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Infant presenting with seizures as a result of low serum copper with normal ceruloplasmin levels and normal copper urinary excretion. Improvement of the physical status can be observed following oral supplementation. Postulated to result from a defect in copper absorption.

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One case with two affected relatives has been described in the literature.

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Autosomal dominant or X-linked dominant.

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Other causes of copper deficiency (e.g., low intake, prolonged parenteral nutrition, alkali medication for renal acidosis, long-term zinc therapy) must be excluded to make the diagnosis. Development of seizures responsive to dietary copper supplementation and recurring on withdrawal. Failure to thrive. Iron-deficient anemia. Very curly hair. Radiology shows spurring of femora and tibiae.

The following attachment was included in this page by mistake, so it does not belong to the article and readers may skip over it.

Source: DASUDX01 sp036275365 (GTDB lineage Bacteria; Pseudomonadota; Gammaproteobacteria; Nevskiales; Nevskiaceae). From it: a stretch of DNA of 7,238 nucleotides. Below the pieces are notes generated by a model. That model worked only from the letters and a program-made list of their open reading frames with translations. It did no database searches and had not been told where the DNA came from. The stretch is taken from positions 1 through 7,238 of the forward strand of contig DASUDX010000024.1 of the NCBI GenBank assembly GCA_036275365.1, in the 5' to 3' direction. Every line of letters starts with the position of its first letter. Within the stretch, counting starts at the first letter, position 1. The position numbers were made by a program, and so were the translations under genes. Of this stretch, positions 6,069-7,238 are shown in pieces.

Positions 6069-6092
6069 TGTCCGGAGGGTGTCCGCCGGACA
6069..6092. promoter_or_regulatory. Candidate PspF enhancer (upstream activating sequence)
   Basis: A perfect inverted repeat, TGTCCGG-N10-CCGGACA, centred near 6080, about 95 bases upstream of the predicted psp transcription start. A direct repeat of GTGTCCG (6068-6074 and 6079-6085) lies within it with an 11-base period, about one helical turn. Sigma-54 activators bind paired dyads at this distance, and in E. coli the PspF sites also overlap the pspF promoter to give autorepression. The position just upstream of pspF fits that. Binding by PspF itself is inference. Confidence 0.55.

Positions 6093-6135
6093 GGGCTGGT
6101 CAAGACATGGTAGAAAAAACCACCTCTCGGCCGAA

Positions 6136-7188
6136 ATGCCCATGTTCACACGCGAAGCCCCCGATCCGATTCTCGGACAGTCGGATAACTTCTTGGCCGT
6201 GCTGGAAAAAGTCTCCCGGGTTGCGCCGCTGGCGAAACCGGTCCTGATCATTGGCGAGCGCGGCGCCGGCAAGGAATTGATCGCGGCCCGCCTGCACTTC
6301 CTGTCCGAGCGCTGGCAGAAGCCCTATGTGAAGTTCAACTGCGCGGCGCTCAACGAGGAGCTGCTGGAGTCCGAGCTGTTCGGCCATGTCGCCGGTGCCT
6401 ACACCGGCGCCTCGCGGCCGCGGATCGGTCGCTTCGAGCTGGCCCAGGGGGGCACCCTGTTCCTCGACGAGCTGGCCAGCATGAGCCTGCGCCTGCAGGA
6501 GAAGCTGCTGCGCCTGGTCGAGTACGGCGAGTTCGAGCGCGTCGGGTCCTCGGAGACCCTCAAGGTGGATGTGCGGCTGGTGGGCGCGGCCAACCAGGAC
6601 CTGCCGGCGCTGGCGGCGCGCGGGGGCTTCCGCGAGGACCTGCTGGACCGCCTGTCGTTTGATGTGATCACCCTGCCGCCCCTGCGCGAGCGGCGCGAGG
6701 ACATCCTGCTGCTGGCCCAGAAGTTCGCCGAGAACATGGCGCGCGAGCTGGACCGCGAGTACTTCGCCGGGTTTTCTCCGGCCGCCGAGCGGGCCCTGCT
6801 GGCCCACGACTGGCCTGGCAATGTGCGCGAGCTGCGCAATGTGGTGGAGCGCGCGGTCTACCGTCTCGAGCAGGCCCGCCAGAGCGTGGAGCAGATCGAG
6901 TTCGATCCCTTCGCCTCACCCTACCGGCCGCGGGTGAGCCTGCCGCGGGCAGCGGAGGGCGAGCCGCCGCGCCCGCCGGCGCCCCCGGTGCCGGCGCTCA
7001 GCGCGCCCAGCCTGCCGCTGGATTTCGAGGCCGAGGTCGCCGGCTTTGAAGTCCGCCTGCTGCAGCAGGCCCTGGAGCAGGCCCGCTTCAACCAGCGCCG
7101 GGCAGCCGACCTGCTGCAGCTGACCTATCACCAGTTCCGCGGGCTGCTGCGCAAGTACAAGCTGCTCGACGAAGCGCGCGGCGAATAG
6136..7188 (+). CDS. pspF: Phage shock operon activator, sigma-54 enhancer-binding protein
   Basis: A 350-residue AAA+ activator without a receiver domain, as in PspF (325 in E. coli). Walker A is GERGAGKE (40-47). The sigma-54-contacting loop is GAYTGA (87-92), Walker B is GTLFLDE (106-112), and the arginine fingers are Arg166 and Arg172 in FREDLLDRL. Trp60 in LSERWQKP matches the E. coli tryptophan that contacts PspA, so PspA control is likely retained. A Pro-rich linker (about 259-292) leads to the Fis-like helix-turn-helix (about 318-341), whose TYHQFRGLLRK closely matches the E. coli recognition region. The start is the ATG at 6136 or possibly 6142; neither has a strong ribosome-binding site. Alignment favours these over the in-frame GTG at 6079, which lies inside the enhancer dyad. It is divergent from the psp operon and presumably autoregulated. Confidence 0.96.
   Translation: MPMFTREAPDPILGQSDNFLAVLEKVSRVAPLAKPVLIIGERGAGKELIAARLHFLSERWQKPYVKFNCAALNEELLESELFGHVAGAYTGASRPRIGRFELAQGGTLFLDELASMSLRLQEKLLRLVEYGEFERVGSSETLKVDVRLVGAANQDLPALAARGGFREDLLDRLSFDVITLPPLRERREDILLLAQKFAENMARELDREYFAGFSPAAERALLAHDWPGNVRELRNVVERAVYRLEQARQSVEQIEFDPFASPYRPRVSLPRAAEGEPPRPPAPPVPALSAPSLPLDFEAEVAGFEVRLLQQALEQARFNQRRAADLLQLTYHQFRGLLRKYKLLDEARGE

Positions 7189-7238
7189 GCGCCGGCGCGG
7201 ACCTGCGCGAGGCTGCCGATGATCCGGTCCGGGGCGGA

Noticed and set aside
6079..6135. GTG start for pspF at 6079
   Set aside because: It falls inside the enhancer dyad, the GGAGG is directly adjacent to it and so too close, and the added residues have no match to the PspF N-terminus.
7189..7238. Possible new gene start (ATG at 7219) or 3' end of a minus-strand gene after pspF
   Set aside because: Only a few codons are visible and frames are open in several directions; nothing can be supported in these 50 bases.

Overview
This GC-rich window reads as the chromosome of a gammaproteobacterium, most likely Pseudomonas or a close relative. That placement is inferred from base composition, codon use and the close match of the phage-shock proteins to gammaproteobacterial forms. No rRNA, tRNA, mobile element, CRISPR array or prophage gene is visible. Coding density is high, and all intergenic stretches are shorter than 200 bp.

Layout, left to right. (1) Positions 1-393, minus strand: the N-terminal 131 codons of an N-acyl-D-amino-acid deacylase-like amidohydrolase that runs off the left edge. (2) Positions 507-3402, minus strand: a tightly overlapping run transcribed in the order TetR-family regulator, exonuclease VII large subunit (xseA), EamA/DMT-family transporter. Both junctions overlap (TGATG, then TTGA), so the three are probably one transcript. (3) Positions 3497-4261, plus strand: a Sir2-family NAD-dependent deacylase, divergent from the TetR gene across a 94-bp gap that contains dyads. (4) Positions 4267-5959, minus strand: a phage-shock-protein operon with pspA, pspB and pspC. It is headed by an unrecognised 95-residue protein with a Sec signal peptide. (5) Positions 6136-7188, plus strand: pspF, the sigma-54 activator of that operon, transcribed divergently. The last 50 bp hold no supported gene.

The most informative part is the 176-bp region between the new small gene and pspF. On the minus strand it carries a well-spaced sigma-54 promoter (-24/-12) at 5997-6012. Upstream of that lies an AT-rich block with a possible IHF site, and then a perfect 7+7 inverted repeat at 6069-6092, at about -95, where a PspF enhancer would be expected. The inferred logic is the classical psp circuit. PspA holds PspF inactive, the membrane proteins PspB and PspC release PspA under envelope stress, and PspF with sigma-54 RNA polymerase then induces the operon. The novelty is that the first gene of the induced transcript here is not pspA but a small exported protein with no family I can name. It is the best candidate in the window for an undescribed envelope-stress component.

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Check complete blood count. Consider whether preoperative transfusion is needed. Avoid substances that reduce the seizure threshold and could lead to intraoperative seizure activities.

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Menkes Syndrome: Differentiated by severe neurologic deterioration leading to death by age 3 to 4 years, pili torti, tortuosity of arteries, and decreased ceruloplasmin levels.

Llanos RM, Mercer JF: The molecular basis of copper homeostasis copper-related disorders. DNA Cell Biol 21:259, 2002.  [PubMed: 12042066]
Mehes K, Petrovicz E: Familial benign copper deficiency. Arch Dis Child 57:716, 1986.
Mehes K, Petrovicz E: Familial benign copper deficiency: An old case re-examined. Acta Paediatr Hung 89;29:313, 1988.

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